Mupirocin, which is also known as pseudomonic acid A, is produced by Pseudomonas fluorescens isolated from soil environments.21 Plasmids that confer high-level resistance to mupirocin were isolated nearly twenty years before the clinical use of this drug.22 The mupA gene was also found in the bacterium, Oceanobacillus iheyensis, isolated from deep-sea sediments at a depth of over 1000 m.23

The mecA gene is usually acquired along with a variety of genetic elements. The origin of mecA and the other genes of these cassettes have been the subject of an intensive research since the original discovery of methicillin-resistant Staphylococcus aureus (MRSA).24 Earlier works suggested homology with mec genes found in the coagulase-negative Staphylococcus sciuri group, which has been isolated from animals and food products, and occasionally from humans.25,26 Other authors speculated that mecA originated from Staphylococcus fleurettii, a species isolated from raw-milk cheese.27 While it has been reported that some antibiotic resistance genes might have originated from marine bacteria, it is probably not the case of mecA, as the relationship of Staphylococcus with the marine environment remains elusive.28

Conclusions

It is important to characterize the resistance genes in the entire marine community, including both culturable and unculturable strains.18 Little is known about the antibiotic resistome of the vast majority of the environmental bacteria, although there have been calls for a better understanding of the environmental reservoirs of antibiotic resistance and their potential impacts on clinically important bacteria.29 The prevalence and diversity of the resistance genes in the environment inspire hypotheses about the native roles of these resistance genes in the natural microbial communities. Considering that antibiotic treatment is our primary, and in many cases only, method of treating infectious diseases, we conclude that more detail studies of the environmental reservoirs of the resistance genes are crucial for our ability to fight infections in future.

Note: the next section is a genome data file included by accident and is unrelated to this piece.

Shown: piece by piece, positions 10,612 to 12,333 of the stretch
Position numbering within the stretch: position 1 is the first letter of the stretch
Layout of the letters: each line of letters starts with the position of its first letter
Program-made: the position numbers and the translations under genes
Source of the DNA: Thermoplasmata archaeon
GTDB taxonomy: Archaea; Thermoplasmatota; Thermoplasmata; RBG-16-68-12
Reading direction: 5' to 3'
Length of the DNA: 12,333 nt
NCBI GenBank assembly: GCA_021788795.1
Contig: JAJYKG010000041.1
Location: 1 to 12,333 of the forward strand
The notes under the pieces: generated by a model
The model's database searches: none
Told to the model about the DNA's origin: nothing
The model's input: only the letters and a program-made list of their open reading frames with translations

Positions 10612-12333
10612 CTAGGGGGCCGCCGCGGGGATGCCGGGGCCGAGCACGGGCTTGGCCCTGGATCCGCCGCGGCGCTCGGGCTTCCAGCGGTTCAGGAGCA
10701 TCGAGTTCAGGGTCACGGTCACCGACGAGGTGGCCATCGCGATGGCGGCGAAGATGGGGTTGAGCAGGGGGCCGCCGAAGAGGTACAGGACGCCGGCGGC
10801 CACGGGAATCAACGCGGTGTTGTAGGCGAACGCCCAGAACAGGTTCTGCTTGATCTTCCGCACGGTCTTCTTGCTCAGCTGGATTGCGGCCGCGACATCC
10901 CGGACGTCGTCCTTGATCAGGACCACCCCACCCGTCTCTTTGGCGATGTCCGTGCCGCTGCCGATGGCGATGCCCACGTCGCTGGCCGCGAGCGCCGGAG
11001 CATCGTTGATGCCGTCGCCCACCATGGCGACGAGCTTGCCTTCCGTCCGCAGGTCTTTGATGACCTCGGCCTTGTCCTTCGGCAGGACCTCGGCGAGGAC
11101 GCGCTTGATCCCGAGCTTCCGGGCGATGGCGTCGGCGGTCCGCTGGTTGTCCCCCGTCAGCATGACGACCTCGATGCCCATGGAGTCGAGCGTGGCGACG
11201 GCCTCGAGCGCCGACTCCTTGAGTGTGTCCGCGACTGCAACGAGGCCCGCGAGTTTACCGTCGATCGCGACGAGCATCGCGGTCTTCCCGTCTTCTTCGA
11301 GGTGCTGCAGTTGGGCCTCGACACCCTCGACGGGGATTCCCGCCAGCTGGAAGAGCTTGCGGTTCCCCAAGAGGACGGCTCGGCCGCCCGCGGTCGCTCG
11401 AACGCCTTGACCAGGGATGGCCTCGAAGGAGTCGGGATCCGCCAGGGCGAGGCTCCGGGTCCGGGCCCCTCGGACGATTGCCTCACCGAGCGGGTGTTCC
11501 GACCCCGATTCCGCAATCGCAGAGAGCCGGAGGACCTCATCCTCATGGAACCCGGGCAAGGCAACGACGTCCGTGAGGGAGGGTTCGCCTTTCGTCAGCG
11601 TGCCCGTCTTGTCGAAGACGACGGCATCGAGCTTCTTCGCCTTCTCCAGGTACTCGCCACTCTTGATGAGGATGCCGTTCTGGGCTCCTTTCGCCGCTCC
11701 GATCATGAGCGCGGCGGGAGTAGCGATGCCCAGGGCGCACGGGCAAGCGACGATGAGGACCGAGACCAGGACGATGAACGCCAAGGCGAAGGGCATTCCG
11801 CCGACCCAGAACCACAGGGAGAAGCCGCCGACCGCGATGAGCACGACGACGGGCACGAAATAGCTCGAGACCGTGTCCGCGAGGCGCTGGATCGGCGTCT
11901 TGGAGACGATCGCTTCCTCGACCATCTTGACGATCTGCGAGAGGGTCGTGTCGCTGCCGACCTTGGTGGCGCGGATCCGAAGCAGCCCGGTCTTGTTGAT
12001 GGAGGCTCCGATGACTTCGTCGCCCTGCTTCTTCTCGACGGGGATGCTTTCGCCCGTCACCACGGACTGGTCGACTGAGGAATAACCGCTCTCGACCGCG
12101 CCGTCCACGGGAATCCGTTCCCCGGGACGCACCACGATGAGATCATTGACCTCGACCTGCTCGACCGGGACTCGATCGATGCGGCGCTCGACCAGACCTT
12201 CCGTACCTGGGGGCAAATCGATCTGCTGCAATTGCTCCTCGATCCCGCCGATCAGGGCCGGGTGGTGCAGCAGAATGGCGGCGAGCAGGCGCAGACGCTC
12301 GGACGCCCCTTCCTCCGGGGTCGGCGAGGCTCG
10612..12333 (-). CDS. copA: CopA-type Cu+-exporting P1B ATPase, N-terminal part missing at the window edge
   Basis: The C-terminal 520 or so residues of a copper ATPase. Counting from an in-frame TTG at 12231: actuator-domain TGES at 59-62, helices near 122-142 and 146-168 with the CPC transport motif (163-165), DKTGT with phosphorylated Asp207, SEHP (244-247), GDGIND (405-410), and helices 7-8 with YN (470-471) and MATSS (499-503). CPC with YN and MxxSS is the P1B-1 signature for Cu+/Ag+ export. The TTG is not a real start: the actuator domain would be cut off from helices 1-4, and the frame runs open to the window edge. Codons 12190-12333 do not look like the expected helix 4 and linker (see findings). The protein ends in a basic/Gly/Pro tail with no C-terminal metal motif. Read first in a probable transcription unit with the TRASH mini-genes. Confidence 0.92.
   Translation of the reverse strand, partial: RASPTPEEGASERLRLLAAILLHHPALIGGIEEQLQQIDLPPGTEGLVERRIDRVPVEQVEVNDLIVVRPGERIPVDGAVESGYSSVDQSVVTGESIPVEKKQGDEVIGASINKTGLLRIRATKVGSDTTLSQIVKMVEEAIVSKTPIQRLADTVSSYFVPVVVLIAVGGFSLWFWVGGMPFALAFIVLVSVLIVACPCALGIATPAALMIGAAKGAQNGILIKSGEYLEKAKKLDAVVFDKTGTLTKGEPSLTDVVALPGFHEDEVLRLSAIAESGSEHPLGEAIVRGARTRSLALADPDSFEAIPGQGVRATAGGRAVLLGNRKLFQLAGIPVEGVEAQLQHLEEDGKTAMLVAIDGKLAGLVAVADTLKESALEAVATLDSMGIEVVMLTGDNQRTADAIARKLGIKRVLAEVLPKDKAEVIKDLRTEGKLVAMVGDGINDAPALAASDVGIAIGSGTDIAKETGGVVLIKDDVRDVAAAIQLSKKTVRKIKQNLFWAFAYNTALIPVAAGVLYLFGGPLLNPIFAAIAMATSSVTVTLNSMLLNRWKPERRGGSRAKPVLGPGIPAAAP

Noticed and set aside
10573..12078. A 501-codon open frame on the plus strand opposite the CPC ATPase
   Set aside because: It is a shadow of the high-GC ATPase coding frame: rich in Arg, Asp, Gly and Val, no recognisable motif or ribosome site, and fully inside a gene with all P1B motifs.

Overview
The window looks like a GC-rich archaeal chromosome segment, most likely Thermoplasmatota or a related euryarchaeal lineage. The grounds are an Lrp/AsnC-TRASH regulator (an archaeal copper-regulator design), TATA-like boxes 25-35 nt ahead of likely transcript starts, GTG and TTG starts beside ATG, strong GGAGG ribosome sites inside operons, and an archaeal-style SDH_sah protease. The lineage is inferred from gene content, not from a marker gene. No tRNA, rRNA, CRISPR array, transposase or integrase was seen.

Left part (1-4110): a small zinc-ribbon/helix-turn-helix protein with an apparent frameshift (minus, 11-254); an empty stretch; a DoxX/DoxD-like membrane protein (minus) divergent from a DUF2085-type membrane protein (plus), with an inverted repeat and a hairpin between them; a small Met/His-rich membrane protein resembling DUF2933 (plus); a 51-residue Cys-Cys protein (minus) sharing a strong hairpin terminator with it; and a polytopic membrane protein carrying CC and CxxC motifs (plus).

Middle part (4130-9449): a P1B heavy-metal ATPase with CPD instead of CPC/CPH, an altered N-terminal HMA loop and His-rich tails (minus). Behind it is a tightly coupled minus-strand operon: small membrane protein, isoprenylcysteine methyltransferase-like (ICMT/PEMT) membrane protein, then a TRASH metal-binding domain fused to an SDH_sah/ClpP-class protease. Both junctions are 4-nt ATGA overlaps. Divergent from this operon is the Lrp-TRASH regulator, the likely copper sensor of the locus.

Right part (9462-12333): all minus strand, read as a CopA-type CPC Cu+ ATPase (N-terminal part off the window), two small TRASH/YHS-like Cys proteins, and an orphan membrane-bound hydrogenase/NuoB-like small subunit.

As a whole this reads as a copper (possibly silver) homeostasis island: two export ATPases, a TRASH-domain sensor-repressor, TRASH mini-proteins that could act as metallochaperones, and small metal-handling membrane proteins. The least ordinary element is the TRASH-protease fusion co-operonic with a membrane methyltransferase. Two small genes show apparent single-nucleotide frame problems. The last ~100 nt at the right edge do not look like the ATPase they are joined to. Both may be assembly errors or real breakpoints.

Funding

This work was supported by grants from CAPES, CNPq and FAPERJ to M.S. Laport. D.S. Santos, J.F. Santos-Gandelman and P.V.M. Pontes received FAPERJ, CAPES and CNPq fellowships, respectively.

Associate Editor: John Anthony McCulloch

Acknowledgements

The authors give special thanks to Dr. Walter Oelemann for his assistance in the preparation of this manuscript and to Dr. Kátia Regina Netto dos Santos, Dr. Lucia Martins Teixeira and Dr. Renata Picão for providing bacterial strains used as the controls in the PCR reactions.

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Received: July 21, 2015; Accepted: January 11, 2016

*Corresponding author. E-mail: marinella@micro.ufrj.br (M.S. Laport).

Conflict of interest

The authors declare no conflict of interest.